A Strong Core
Everything comes back to the core. Part of the reason rowing is such a good workout is due to the connectivity of every muscle engaged in the rowing motion, yet the core of the body is doing most of the work.
"The primary load (moving your body weight) is done between your bellybutton and your kneecaps, but the rest of the muscles act as a connective force to that core," Lamb says.
The erg is great at strengthening the core, from the inside out.
Depending on how you structure your erg workout, you can get an aerobic workout, an anaerobic workout or an anaerobic threshold workout.
Basically, you can accomplish nearly all of your fitness goals in 30 to 60 minutes on the erg. While training all winter for spring rowing, Bill Lamb puts his athletes through a 40- to 60-minute erg workout, max.
The erg is also great for injured athletes who still want or need to get a workout. That's because there's no impact or pounding involved in the controlled rowing motion.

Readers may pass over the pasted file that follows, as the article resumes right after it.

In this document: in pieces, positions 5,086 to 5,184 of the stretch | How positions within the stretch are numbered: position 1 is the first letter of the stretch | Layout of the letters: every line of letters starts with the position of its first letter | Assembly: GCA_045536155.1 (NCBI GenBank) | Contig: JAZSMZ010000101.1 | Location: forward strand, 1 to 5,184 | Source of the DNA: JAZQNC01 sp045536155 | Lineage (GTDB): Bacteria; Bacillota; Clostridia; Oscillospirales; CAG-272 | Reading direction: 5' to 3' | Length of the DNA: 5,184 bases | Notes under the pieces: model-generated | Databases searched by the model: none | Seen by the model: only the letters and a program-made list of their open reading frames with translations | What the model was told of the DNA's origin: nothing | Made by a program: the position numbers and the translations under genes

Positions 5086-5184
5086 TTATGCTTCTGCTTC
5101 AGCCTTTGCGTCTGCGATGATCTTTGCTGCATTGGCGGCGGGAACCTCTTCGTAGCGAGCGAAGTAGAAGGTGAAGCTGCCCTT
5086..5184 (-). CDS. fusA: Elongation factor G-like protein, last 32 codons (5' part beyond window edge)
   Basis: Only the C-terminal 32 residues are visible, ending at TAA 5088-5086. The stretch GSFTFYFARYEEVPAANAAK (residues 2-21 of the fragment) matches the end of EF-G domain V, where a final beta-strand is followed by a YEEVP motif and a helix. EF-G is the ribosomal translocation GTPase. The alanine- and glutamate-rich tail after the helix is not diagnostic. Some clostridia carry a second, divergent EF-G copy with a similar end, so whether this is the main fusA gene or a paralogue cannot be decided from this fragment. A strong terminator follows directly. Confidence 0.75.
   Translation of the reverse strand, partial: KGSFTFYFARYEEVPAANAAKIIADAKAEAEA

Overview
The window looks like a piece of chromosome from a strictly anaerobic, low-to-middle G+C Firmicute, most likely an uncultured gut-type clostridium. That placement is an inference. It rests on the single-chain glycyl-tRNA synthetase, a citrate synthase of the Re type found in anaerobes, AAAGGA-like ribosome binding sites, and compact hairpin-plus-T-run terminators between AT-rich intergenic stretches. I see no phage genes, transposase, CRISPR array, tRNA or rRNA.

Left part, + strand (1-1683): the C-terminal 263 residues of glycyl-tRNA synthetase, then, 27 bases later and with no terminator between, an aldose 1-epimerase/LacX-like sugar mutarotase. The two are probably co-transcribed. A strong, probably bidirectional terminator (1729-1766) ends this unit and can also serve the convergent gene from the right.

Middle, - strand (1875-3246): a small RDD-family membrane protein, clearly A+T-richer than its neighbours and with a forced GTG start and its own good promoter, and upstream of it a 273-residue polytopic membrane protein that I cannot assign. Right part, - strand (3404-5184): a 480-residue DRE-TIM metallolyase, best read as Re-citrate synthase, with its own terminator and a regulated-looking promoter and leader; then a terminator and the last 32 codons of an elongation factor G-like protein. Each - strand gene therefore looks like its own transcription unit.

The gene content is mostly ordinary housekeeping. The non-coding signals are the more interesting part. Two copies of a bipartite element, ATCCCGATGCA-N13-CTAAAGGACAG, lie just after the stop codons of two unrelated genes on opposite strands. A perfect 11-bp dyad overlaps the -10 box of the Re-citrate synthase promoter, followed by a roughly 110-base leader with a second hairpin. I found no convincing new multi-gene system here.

The only real risk of injury on as erg is if you're cross-training or using the erg as a supplemental device. For instance, if you lift weights to fatigue or exhaustion and then get on the rowing machine, you're more likely to sacrifice form and injure yourself, but that's true with any exercise.
However, in order to get the most out of your erg workout, and avoid bad habits that could cause injury, you should consult a coach or take a clinic to learn proper form.
Stay in shape in a fitness class.